LONDON — King Charles III promised Thursday to uphold the system of British governance and praised his mother, the late Queen Elizabeth II, in his first official address as the new monarch of the United Kingdom.
In the pre-recorded speech, which lasted about ten minutes, Charles III paid homage to his mother for “a life well lived.” He called her an “inspiration,” and said that his family had as great a “heartfelt debt” as any family ever could to the late queen, who died Thursday at an estate in Scotland.
“I want simply to say this: Thank you,” he said. “Thank you for your love, and devotion to our family, and to the family of nations you have served so diligently all these years. May flights of angels sing thee to thy rest.”
Charles III added that throughout her reign, which was the longest in British history, Elizabeth II’s “dedication” and service “never wavered.” The new king also referenced the fact that his mother began her reign as the world was still experiencing the aftermath of World War II and then pivoted to celebrating multiculturalism.
He said that the values of Britain would remain consistent and the monarchy would still continue to play its role in the U.K, and took a vow of lifelong service to the British people. His promise echoes when his mother took that same vow of service at age 21, several years before becoming queen.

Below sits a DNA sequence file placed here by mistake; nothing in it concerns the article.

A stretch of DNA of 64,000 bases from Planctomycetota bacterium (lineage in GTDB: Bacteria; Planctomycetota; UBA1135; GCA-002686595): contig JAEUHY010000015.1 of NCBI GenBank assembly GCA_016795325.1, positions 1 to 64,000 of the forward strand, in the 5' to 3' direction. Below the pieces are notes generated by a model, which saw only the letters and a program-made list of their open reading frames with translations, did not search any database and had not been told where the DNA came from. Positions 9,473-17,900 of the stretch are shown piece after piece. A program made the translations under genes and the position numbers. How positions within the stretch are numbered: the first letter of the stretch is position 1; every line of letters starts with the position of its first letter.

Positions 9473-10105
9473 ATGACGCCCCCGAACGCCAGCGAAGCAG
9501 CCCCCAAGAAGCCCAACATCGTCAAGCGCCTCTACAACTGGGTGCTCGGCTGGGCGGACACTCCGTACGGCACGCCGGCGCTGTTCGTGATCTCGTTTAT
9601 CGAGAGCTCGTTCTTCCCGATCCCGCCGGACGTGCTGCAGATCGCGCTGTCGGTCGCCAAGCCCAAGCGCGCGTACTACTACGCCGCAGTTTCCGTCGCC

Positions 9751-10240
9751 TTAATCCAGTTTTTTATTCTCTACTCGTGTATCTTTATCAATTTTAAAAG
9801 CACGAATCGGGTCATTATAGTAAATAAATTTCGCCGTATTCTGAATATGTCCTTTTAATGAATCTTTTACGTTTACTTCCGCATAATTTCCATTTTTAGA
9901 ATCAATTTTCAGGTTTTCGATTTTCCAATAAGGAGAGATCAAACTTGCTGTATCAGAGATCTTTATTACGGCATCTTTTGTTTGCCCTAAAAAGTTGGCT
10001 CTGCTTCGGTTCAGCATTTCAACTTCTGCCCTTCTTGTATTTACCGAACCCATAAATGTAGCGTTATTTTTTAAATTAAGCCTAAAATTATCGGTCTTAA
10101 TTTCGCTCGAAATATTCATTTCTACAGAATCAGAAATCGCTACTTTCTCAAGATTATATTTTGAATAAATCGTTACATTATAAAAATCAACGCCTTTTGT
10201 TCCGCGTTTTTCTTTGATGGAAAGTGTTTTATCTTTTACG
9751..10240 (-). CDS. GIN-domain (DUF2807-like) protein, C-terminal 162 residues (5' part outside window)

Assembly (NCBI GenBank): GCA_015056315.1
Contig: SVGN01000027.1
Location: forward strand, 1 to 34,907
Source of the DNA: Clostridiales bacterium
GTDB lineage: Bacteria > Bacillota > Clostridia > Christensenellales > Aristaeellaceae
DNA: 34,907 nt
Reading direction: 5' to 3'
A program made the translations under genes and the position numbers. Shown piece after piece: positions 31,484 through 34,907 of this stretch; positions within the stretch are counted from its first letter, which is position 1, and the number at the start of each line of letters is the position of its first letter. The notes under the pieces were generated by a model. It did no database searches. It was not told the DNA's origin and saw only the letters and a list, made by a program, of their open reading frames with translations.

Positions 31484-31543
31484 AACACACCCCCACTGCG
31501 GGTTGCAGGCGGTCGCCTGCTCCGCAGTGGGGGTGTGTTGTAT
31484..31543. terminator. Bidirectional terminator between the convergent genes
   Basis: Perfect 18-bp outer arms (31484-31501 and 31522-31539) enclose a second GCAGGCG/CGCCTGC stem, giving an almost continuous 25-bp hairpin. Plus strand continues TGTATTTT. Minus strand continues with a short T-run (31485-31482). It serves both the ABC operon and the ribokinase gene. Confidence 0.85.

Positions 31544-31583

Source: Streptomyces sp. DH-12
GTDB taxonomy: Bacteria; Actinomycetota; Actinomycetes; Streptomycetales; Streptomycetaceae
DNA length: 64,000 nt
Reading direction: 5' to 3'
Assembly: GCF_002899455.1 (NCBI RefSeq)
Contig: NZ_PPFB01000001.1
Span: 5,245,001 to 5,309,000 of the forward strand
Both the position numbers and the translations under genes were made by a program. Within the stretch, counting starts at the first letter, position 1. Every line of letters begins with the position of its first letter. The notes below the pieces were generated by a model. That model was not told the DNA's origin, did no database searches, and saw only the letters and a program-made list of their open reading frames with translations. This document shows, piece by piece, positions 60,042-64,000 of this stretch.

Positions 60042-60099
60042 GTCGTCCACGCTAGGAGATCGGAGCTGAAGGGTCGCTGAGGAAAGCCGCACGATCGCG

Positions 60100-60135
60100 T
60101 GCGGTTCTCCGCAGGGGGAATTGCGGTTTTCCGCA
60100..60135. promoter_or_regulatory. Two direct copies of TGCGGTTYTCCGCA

Charles III’s speech served as the first time the British public has heard a public address from a king since the mid-20th century, when King George VI, the late queen’s father, reigned. Most in Britain, however, have never known a monarch other than Queen Elizabeth II.
“Since I’ve been here, I’ve only known the queen,” one woman, 22, who immigrated to the U.K. from Congo in 2008, told The Daily Wire on the streets of London after the king’s speech. “To even say ‘the king’ is like ‘ooooh.”
Britain has now entered a 10-day period of mourning. For Charles III, the moment will be both personal and public.
“It’s clear that he misses his mum and obviously, it’s a deeply personal moment,” Krish, 28, told The Daily Wire after watching the speech in a London TV shop that he has a good feeling about the king. “I feel bad for him and his family, because they’ve lost someone important.”
Though the British monarchy is largely ceremonial from a legal standpoint, Queen Elizabeth II did wonders for national morale throughout her life, especially in times of political and cultural turmoil. She was also popular wherever she went. As of 2021, Queen Elizabeth II was named the third most admired woman in a global survey. She was the only royal on the list.
Leif Le Mahieu reported from Nashville, Tennessee.